On Monday, Tyson Foods announced it will phase out the use of antibiotics in its U.S. broiler chicken flocks, chickens raised for meat, by the end of September 2017. The company will report annually on its progress, starting with its 2015 Sustainability Report.
The Natural Resources Defense Council called Tyson’s decision a “tipping point” for removing antibiotics from the nation’s chicken supply chain.
Tyson Foods already stopped using antibiotics in its 35 broiler hatcheries, but adult birds will still receive antibiotics for the time being. Now Tyson will require a veterinary prescription for sick chickens on broiler farms. This is the latest step in a phase-out that began in 2011. Tyson has already reduced antibiotic use by 80 percent since that date.
Now that they’ve tackled chickens, the company will look to reduce the use of human antibiotics on cattle, hog and turkey farms. The poultry supplier is currently forming working groups with independent farmers and people from its beef, pork and turkey supply chains to discuss the issue.
“Given the progress we’ve already made reducing antibiotics in our broilers, we believe it’s realistic to shoot for zero by the end of our 2017 fiscal year,” said Donnie Smith, president and CEO of Tyson Foods. “But we won’t jeopardize animal well-being just to get there. We’ll use the best available treatments to keep our chickens healthy, under veterinary supervision.”
Other companies have made similar pledges to phase out the use of antibiotics from their chicken supply chains, including Perdue, McDonald’s, Chick-fil-A and Pilgrims. Some companies are already serving customers antibiotic-free meat and poultry, such as Panera Bread, Chipotle, Whole Foods and Applegate.
But it’s no wonder the NRDC says Tyson’s decision may have the greatest impact: The company processes more than 38 million broiler chickens a week, according to the industry journal WATT. Tyson controls 23 percent of the market among the top 20 broiler companies, which collectively control almost all American broiler chicken production.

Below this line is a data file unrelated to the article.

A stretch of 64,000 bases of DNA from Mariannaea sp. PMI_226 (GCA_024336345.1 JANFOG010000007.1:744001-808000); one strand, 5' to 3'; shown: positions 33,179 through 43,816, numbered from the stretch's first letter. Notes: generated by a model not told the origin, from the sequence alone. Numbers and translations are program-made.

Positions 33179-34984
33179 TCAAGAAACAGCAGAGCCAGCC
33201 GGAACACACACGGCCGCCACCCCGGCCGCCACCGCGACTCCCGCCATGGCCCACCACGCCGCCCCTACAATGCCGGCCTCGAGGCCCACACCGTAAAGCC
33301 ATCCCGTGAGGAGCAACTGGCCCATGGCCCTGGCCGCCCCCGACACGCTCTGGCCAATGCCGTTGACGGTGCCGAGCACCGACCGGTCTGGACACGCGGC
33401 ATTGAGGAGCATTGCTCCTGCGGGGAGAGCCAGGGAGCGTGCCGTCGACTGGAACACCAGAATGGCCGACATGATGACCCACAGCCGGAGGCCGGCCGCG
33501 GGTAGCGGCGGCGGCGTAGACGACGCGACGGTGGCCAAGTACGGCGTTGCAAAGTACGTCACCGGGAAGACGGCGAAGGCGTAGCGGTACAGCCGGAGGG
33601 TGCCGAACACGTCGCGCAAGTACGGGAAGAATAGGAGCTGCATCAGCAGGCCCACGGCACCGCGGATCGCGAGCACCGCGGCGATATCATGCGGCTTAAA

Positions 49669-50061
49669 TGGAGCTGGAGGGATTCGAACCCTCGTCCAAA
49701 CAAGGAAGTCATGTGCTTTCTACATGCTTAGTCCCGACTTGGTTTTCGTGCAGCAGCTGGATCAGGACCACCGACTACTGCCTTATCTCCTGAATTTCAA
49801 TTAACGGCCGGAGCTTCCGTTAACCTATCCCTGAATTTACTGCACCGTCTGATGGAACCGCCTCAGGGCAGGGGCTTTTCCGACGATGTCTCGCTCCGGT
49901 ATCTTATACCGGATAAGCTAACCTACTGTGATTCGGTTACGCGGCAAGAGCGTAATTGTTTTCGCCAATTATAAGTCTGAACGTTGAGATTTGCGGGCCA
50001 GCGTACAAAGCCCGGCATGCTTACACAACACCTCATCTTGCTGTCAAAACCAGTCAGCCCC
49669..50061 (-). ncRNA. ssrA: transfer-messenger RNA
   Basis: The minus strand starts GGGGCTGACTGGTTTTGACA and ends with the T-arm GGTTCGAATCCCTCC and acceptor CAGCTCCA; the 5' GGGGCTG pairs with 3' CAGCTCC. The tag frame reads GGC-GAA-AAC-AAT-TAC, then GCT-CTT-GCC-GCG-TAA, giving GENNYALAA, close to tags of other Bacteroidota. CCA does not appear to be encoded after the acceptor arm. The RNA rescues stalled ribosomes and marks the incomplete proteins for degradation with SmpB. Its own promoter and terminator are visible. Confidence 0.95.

With Tyson’s commitment — and those of other leaders like Perdue, Pilgrims and Fieldale Farms — 38 percent of the chickens raised by those top 20 companies will soon be antibiotic-free. Or as NRDC says, “By our math, Tyson’s pledge means that more than one-third of the entire U.S. chicken industry has now eliminated or pledged to eliminate routine use of medically-important antibiotics.”
“Antibiotic-resistant infections are a global health concern,” said Tyson CEO Donnie Smith. “We’re confident our meat and poultry products are safe, but want to do our part to responsibly reduce human antibiotics on the farm so these medicines can continue working when they’re needed to treat illness.”
The widespread problem of antimicrobial resistance
Antimicrobial resistance, which includes antibiotic resistance, is a major global problem. Patients with infections caused by drug-resistant bacteria face greater risks than patients with non-resistant infections. They even face death. For example, patients with MRSA (methicillin-resistant Staphylococcus aureus) are estimated to be 64 percent more likely to die than people with a non-resistant form of the infection.
The World Health Organization (WHO) cites the inappropriate use of antimicrobial drugs, including antibiotics, as one of the reasons for antimicrobial resistance. The WHO specifically sites the inappropriate use in animal husbandry as one of the causes for the widespread of antimicrobial resistance.
Image credit: Flickr/Kristine Paulus